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TheComputerCrew
11-07-2009, 07:47 AM
I am having trouble building a stable, high-resolution RC-Time circuit with this setup.



http://forums.parallax.com/attachment.php?attachmentid=64959


The PCB is out of an Xbox 360 wireless controller. The joystick has three solder points for each axis which I am assuming is similar to a dial potentiometer. I want to use this controller to power my robotics experiments. The wireless is proprietary and thus far, un-hackable. My goal here is to put together my own board with the original Xbox components (joysticks, tact switches, triggers, etc.) and have it fit back into the original controller case. Any help on utilizing these joysticks and other on-board components would be greatly appreciated.



http://forums.parallax.com/attachment.php?attachmentid=64957



This is the schematic



http://forums.parallax.com/attachment.php?attachmentid=64958





The joystick is obviously spring auto return to center. When I tilt the joystick all the "left" I get an rc-time of 35000. Back at center is 61000. All the way "right" is just below 35000. How could I possible utilize these readings. WHat am I missing here? Thank in advance to all!

Post Edited (TheComputerCrew) : 11/7/2009 12:07:05 AM GMT

Franklin
11-07-2009, 12:12 PM
Are you sure they are not just switches under there? That's what most game joysticks are.

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- Stephen

Mikerocontroller
11-07-2009, 04:36 PM
You should remove the joystick from the original circuit board. All those other components might be affecting your readings. Also be aware that your RCTIME variable could be overflowing. I have a similar joystick that I hacked from a Logitech gamepad controller. It has two 10K ohm potentiometers (X axis and Y axis) and a tactile switch (Z axis). I'm going to test mine this weekend and see what happens.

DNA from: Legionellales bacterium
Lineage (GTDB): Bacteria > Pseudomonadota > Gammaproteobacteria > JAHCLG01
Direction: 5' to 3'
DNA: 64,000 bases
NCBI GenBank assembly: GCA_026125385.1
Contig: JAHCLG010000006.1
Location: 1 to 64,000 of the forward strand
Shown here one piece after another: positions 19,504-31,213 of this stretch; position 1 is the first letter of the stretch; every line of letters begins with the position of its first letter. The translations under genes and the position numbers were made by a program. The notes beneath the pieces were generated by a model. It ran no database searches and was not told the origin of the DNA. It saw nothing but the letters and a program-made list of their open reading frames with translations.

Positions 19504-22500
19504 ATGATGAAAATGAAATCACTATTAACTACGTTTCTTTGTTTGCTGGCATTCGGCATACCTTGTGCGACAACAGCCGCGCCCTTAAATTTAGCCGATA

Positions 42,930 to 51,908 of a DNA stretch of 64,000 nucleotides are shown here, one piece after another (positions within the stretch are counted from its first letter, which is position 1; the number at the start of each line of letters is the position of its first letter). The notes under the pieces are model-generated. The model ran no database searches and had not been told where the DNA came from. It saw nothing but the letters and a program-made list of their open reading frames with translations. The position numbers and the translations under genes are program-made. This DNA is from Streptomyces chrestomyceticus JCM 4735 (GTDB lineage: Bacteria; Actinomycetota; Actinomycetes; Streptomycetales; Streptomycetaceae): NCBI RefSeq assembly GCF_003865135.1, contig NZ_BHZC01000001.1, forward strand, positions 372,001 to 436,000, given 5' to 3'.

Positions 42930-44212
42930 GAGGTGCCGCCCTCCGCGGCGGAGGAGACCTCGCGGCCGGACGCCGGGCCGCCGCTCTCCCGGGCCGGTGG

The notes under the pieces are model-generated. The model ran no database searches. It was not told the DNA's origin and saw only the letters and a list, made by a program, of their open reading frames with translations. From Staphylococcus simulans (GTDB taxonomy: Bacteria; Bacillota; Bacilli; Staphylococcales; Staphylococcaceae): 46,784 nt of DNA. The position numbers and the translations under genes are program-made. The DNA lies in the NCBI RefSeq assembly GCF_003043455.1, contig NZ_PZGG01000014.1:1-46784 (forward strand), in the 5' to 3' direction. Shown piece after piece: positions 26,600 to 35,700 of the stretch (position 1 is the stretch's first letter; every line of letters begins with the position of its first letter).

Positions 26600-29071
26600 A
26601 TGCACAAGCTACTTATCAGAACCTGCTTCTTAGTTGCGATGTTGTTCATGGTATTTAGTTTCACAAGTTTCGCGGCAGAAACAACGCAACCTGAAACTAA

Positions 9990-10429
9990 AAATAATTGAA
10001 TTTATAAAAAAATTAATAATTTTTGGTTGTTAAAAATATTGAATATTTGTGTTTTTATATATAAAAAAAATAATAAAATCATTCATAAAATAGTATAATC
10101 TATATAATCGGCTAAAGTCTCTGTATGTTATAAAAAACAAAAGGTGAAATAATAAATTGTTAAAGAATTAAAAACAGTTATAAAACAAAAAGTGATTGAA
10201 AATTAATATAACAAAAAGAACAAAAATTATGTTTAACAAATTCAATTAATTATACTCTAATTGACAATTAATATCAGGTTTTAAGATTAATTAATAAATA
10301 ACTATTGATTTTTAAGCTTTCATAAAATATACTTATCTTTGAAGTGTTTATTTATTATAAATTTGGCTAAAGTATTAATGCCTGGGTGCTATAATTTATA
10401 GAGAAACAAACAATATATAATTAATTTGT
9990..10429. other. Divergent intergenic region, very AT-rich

TheComputerCrew
11-07-2009, 10:29 PM
franklin said...
Are you sure they are not just switches under there? That's what most game joysticks are.


Yes sir, I am certain. It has one pot per axis and a z-axis tact switch. The black "box" on each axis rotates as you move the joystick. Also there are three solder points per pot.


Mikerocontroller said...
You should remove the joystick from the original circuit board. All those other components might be affecting your readings.


Didn't even cross my mind, thank you.


Mikerocontroller said...
Also be aware that your RCTIME variable could be overflowing


Forgive my "newbieness", but what is RCTIME overflow and how can I correct this? http://forums.parallax.com/images/smilies/roll.gif

Mike Green
11-07-2009, 11:57 PM
It takes a certain amount of time for the pot to discharge the capacitor to where the Stamp pin will see its input change from high to low. The Stamp counts clock pulses in a 16 bit counter, once every 2us using a BS2, until this happens and that's what's stored in the variable in the RCTIME statement. If the pot resistance is "too high" or the capacitor value is "too high", the discharge will take too long and the count will pass 65535 pulses (2 to the 16th) and the counter will start over from zero. That's an overflow.